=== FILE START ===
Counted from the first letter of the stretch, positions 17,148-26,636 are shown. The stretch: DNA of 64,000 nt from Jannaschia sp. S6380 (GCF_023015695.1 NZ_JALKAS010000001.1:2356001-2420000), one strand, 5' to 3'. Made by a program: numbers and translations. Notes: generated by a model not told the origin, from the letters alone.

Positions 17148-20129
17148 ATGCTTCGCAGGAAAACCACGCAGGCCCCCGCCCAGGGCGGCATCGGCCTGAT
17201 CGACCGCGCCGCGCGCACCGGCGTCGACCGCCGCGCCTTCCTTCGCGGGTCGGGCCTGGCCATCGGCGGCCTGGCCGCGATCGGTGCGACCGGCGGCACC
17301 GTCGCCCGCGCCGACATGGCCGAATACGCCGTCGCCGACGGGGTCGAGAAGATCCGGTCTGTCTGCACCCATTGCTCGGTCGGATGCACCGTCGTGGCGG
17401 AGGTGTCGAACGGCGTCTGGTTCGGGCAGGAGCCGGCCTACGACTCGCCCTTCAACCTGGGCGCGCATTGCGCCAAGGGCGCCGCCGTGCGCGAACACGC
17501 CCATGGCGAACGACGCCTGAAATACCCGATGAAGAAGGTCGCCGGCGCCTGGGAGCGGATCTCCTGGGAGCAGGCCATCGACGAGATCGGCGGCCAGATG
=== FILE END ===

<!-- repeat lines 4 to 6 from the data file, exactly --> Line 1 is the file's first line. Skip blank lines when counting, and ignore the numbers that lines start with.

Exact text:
17201 CGACCGCGCCGCGCGCACCGGCGTCGACCGCCGCGCCTTCCTTCGCGGGTCGGGCCTGGCCATCGGCGGCCTGGCCGCGATCGGTGCGACCGGCGGCACC
17301 GTCGCCCGCGCCGACATGGCCGAATACGCCGTCGCCGACGGGGTCGAGAAGATCCGGTCTGTCTGCACCCATTGCTCGGTCGGATGCACCGTCGTGGCGG
17401 AGGTGTCGAACGGCGTCTGGTTCGGGCAGGAGCCGGCCTACGACTCGCCCTTCAACCTGGGCGCGCATTGCGCCAAGGGCGCCGCCGTGCGCGAACACGC